Wednesday, June 29, 2011

Hungry ghosts

Based on a recommendation from someone at the Paratopia boards, I'm going to pick up a copy of "The Siren Call of Hungry Ghosts: A Riveting Investigation Into Channeling and Spirit Guides," by Joe Fisher. It was written by a journalist who set out to investigate, but then ultimately expose, a purported "channel." Per the descriptions that I read, Fisher was initially sucked in by the spirit, only to have his life ruined by the spirit's advice. Shortly afterward, Fisher committed suicide, feeling that his life had been ruined and that he had been cursed by the spirits who were angered in his expose'.

I guess that this is why I am universally harsh on channelers, particularly those who predict impending apocalypse: people actually believe them, and lives are ruined. Personally, I think that it's very unconscionable for anyone to be allowed to appear on "Coast To Coast," claim to communicate with spirits, then tell a million-plus audience (per George Noory) that their world is about to be destroyed. Simply wrong.

But Joe Fisher's story bothered me for another reason. It demonstrates that personalities, entities, consciousnesses, or beings of some sort exist in our world, entities that are quite malevolent--entities that have the power to destroy.

I do not quite know what "this" is. Though I came from a Christian fundamentalist background, I do not really "believe" in demons (just as I am agnostic about angels). I somewhat understand the New Age argument that "there's no such thing as evil," that our perception of evil is a distortion based on our limited perceptions in time and space--still, what do you call a thing that you cannot see, did not invite, do not welcome, but has the power to invade and wreck your life?

It is a reality that anyone who peers too closely into ghosts, UFOs, or any other paranormal subject begins to sense--there is indeed something there, and sometimes, that something isn't particularly nice. And it can follow you. This has happened--and is happening--to me. What is it? A projection of our own creation, a conglomerate of our own fears? Or perhaps a discarnate intelligence of some sort that feeds on fear? Is it some artificial, location-specific intelligence, a relic of a past civilization, that's triggered by, and then mirrors and amplifies, specific biological emotional responses? Or is it a spiritual gatekeeper put in place to scare humans who attempt to wander too far from consensus reality?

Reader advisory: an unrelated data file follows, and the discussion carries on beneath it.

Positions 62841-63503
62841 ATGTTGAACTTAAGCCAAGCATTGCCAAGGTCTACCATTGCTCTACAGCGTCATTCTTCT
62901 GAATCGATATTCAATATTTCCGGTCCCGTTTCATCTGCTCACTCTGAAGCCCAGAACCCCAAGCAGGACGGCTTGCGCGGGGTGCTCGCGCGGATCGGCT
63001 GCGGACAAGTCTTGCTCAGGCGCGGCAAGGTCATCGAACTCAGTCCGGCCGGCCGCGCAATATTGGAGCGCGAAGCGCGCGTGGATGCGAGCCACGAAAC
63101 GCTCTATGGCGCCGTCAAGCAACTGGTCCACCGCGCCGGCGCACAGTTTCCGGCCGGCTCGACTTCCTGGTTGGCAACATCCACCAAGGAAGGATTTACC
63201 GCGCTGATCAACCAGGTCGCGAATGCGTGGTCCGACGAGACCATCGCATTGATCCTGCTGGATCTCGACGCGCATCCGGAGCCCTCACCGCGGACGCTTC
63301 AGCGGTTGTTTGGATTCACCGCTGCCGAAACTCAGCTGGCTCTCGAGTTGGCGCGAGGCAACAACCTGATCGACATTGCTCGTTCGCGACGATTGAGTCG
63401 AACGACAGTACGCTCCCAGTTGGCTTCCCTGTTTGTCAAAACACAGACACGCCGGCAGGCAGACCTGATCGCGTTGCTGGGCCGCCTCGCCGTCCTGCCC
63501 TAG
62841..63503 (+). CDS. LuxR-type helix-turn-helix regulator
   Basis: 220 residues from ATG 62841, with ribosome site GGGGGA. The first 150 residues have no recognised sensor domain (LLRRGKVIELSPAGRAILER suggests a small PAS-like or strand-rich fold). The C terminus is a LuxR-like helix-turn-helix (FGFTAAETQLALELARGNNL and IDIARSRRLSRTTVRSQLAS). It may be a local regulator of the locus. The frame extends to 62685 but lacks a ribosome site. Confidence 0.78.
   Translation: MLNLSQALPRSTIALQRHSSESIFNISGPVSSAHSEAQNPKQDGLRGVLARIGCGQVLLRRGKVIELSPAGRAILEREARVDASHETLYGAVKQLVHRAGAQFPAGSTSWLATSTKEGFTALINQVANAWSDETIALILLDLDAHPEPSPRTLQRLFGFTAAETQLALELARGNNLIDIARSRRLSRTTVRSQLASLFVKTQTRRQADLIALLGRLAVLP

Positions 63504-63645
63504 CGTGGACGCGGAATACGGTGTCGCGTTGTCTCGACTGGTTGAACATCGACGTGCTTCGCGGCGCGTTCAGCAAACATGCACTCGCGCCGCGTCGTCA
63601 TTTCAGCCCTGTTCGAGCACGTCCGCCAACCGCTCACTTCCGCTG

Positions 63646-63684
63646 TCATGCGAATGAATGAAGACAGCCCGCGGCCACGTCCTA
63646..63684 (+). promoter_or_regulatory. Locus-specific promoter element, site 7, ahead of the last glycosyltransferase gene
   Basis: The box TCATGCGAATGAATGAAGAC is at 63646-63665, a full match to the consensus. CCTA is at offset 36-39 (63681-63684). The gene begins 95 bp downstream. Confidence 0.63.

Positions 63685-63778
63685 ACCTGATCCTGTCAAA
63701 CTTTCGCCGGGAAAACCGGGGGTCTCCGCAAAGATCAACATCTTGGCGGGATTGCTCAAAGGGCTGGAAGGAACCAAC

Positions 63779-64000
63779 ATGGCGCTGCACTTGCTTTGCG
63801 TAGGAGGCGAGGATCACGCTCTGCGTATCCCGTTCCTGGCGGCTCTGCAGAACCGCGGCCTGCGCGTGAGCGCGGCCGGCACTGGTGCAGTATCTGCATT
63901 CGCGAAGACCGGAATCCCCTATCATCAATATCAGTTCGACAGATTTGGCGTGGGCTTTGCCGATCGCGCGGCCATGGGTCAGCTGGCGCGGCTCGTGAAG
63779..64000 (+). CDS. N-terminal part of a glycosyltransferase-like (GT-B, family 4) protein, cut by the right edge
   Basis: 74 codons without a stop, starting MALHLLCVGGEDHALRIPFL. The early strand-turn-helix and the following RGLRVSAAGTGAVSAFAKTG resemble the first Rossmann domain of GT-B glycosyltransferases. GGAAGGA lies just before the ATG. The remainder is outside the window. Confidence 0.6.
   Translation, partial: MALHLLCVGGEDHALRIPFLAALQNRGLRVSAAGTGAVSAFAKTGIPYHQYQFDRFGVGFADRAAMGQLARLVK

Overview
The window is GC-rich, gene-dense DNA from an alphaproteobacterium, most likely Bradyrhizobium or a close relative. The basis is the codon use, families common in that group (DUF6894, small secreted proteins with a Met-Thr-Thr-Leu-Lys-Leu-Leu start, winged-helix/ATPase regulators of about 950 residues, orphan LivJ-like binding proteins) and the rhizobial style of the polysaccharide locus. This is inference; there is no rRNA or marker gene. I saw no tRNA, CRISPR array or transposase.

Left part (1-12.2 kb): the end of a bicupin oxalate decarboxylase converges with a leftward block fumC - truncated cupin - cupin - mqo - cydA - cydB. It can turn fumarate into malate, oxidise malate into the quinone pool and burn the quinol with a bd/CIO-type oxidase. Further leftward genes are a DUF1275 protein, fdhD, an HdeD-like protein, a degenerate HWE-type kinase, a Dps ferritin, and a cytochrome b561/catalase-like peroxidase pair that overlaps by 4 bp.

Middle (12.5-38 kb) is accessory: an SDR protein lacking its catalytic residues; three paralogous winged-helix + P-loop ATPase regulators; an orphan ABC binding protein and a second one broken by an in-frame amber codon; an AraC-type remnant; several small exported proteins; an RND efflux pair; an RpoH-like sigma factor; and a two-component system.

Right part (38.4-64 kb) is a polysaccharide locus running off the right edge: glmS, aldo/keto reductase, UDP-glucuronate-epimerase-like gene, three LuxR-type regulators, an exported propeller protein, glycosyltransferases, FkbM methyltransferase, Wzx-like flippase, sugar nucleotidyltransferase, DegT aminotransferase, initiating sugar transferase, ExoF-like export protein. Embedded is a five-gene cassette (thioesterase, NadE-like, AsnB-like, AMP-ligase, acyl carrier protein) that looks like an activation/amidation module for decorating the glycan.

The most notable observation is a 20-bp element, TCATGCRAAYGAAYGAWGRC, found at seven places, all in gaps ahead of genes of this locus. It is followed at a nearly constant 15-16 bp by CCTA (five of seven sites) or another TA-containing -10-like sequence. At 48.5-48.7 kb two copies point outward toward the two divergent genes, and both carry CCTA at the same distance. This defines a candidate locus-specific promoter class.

Seth (the only "channeled" personality that I think has any validity) argues that we are born here to learn the difficult lesson that we are powerful beings that create the reality we experience. We have chosen, at this stage of our development, an ego that sees itself as separate from the reality that it creates, in a world of dualities. We learn our lessons within those dualities.  Intellectually, intuitively, and experientially, I know that this is most likely "true." I just wish that, occasionally, reality wasn't quite so "real."

Tuesday, June 28, 2011

"The Jesus Transcript"

I've been skimming Joe McMoneagle's book The Ultimate Time Machine and and I think it's quite interesting. So far, many of his predictions seem too far into the future to be verifiable (except against other similar prognostications).